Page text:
Malnutrition, defined as "lack of proper nutrition," may be caused by any of a number of factors. These include consuming too little food, too much food, an inability to absorb nutrients, or by an imbalance in your nutrient status for any reason.
Kwashiorkor is a form of malnutrition which is associated with sudden nutrient deficiency, such as what happens when a mother weans one child to begin feeding another. Its name comes from a word in the language of Ghana related to childbirth.
In underdeveloped countries or poverty stricken areas of developed countries, the weaned child will often receive a far less adequate diet than when it was feeding on the nutrient-dense breast milk, resulting in protein deficiency.
Not belly fat
Kwashiorkor is often the culprit in those heart-wrenching photos of children with distended bellies that are used to encourage donations to world hunger relief organizations. The disruption of the child’s fluid balance and a susceptibility to bacterial growth and infections and infestations, due to protein deficiency causes the swollen belly. Their liver may also be affected since they lack the protein transporters to carry the lipids out of the liver and to make the enzymes needed for liver detoxification.
Marasmus occurs due to food deprivation over an extended period of time. It is most common in infants and is a case of the child literally starving to death.
The word comes from the Greek for "dying away," which is exactly what happens to a child stricken with this serious condition. It is common in underdeveloped parts of the world, particularly in Africa, Asia and South America. It is associated with extreme poverty where mother and child have limited access to nourishing food.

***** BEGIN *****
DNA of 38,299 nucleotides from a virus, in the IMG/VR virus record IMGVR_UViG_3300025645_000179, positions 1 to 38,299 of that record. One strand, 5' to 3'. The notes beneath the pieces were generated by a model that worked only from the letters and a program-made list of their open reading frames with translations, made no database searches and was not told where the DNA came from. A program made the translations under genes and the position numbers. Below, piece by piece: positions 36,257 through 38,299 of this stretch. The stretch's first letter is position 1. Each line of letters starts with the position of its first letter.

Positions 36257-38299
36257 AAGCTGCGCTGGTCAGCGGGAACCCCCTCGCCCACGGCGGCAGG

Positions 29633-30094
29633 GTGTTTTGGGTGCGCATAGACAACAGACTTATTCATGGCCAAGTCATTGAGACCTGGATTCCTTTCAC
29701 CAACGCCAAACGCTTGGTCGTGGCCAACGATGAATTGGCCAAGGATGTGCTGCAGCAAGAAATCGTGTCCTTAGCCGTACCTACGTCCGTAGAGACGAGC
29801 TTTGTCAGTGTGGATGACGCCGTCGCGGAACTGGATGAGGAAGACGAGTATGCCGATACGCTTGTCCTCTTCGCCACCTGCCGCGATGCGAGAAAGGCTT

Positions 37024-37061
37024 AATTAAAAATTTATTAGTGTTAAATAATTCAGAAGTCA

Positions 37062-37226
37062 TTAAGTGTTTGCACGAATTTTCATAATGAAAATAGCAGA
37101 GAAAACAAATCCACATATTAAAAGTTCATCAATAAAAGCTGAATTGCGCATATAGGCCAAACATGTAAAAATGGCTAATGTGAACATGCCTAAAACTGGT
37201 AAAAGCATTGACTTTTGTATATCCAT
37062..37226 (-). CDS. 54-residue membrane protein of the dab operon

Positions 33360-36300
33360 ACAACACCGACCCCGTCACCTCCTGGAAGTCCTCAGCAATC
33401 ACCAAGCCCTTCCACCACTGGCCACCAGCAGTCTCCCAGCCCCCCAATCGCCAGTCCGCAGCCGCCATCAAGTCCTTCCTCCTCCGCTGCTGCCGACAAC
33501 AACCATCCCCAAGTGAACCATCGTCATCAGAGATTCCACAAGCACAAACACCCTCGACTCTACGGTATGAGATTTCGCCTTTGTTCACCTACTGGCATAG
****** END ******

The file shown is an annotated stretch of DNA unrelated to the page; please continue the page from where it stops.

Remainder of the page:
The hallmark of a child with marasmus is a lack of flesh covering their bones and spindly arms and legs. Due to protein deficiency, the muscles waste away, including the heart muscle, causing weakness and eventually death.
Not without hope
The effects of food deprivation malnutrition can be reversed, if intervention occurs before too much damage has been done. In severe cases, it requires careful introduction of nutritious food, in small amounts at first, until the patient is sufficiently recovered to handle larger servings. Organizations all over the world are working hard every day to help children at risk of protein deficiency malnutrion to have a chance at a healthy life.
If you would like to help feed the hungry, click on this link. Bright Hope International is an organization dedicated to helping to alleviate the suffering of the world's poorest children.
Most people do not think of obesity as "malnutrition." However, since that term refers to any departure from a healthy nutritional status, eating too much, especially of the wrong type of food would apply. In addition, although it may take longer than undernutrition, obesity will lead to health problems and even an early death. One way to measure obesity is by measuring BMI or Body Mass Index. This number is a simple ratio of height and weight and although it has its limitations, it can be a useful tool for most people.
Obesity a serious problem
That the issue of weight control has become serious in the U.S. is without question. It is estimated that over 60% of adults in the U.S. are overweight or obese, with 9 million of them being morbidly obese—the term used when a person is more than 50% above their desirable weight and when serious health effects can result.
Childhood obesity is on the rise and may greatly affect the health and longevity of the next generation of adults. As a result, there has been a rise in the incidence of diabetes, heart disease, joint inflammation, and even certain types of cancer that appear to be linked to obesity.